A Canadian probe into the WestJet Boeing 737 that flew astonishingly close to the water on approach to St. Maarten’s Princess Juliana International Airport last year, shows the plane was less than three seconds away from hitting the water.
The stunning event, caught on camera by aviation photographer Christine Garner, has been under investigation by the Transportation Safety Board of Canada. On Monday it released its final report detailing a list of findings and risks exposed by the near disaster on March 7, 2017.
The flight from Toronto, with 164 people aboard was 63 feet above the Caribbean flying through heavy rain when the proximity warning system triggered an audible alert of “TOO LOW TERRAIN” in the cockpit for the first time, the report says. The captain and first officer, with 14 and 12 and a half thousand hours of flight time respectively, were already struggling with a full plate.
They were “below the 3° descent angle of the standard approach path” after planning an instrument approach and switching to a visual one. The plane had flown through a squall that reduced visibility and caused them to confuse the sight of a hotel on their left, with the airport.
When the view cleared, the pilots were to the left of the approach path and the report says, unable to determine their height above the water but they were still descending. The plane was 40 feet above the water one third of a mile from the runway when the pilots began the go-around.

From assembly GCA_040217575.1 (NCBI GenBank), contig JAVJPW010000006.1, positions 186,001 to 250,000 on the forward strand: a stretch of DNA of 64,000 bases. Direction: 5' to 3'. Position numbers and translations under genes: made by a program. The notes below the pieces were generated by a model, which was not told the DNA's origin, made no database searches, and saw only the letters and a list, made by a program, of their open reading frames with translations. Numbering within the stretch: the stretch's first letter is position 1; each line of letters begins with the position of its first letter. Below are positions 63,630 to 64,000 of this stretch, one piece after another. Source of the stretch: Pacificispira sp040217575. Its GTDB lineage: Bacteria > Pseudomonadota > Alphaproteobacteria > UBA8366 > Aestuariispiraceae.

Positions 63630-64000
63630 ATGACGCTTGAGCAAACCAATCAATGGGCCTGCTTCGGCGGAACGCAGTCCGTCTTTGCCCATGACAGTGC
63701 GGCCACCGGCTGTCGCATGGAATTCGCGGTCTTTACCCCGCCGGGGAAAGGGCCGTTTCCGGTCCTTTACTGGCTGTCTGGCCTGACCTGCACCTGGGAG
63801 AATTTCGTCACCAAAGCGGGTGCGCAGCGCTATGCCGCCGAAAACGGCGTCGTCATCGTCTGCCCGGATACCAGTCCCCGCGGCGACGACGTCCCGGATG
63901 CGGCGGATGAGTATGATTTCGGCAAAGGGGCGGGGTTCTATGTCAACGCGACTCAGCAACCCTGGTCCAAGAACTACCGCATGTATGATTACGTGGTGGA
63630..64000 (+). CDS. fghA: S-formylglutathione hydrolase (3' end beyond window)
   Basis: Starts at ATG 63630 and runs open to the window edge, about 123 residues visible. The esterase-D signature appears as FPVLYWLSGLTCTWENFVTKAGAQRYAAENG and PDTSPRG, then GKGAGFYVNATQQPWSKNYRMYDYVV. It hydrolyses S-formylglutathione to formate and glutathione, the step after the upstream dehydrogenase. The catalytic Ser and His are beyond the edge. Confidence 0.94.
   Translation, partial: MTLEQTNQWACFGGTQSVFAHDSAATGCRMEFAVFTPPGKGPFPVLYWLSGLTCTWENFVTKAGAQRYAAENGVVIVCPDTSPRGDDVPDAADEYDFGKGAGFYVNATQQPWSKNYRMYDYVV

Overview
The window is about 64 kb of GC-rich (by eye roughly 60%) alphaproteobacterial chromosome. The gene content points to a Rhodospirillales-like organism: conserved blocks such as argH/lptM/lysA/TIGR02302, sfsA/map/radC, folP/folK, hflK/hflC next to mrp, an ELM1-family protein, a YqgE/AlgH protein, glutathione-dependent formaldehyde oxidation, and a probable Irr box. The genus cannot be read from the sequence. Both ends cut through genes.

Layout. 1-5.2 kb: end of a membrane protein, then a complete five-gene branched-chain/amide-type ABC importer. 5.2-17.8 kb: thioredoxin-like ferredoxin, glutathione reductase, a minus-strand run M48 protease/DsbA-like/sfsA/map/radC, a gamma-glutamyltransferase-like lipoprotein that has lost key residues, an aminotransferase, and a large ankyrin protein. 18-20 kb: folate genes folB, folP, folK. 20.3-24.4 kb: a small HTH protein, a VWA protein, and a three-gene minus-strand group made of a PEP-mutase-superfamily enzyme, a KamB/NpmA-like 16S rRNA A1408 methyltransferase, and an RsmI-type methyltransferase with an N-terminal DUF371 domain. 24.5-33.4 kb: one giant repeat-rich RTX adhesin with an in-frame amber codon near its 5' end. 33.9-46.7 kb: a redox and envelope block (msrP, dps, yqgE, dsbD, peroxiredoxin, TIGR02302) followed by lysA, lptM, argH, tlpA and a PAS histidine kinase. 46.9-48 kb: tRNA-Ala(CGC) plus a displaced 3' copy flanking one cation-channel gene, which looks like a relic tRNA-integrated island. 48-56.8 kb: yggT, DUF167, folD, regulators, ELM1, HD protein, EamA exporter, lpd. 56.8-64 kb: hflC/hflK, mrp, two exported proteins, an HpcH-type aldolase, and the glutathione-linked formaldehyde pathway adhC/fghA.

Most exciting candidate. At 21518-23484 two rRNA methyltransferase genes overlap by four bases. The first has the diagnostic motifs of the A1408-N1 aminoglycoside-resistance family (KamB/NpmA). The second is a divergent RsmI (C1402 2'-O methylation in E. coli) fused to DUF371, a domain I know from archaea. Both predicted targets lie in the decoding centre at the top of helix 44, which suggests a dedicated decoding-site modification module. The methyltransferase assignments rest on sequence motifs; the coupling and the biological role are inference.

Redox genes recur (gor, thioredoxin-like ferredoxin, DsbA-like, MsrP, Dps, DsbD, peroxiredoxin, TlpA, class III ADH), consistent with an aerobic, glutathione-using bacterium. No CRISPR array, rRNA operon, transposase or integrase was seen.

“I looked out the window and saw we were way too close to the water without seeing any land,” Kyle St. Hilaire a passenger on the flight, told me. “Then, I felt a violent acceleration and an aggressive pitch up, felt like a roller coaster and I’ve grown up on planes.” St. Hilaire said during the ascent the atmosphere in the cabin was tense. Another passenger whose son was on the flight told me, “half the people on the plane were crying.”
WestJet Flight 2652 was the first of two near disasters involving Canadian carriers last year. Three months after the St. Maarten episode, an Air Canada Airbus A-320 lined up on a taxiway instead of the runway as it prepared to land at San Francisco International Airport the night of July 7th. Below the descending airliner were four wide-body international flights waiting for takeoff. The Air Canada jet came within fifty feet of hitting the first airliner in line, and creating a chain reaction collision of historic proportions. The United 787 pilot at the head of the line on the taxiway says on the radio, “Where’s this guy going?”
The National Transportation Safety Board is investigating this accident.
In both events, investigators were unable to review the flight deck conversation making it more difficult to understand whether communication, distraction or other factors were at play. The CVRs were not preserved because WestJet and Air Canada determined they did not need to report these almost-accidents to authorities and the planes continued to fly, taping over the event recordings.
The Canadian report does not make any recommendations though it is possible that the NTSB will address the issue when its report is published.
Author of The New York Times bestseller, The Crash Detectives, I am also a journalist, public speaker and broadcaster specializing in aviation and travel.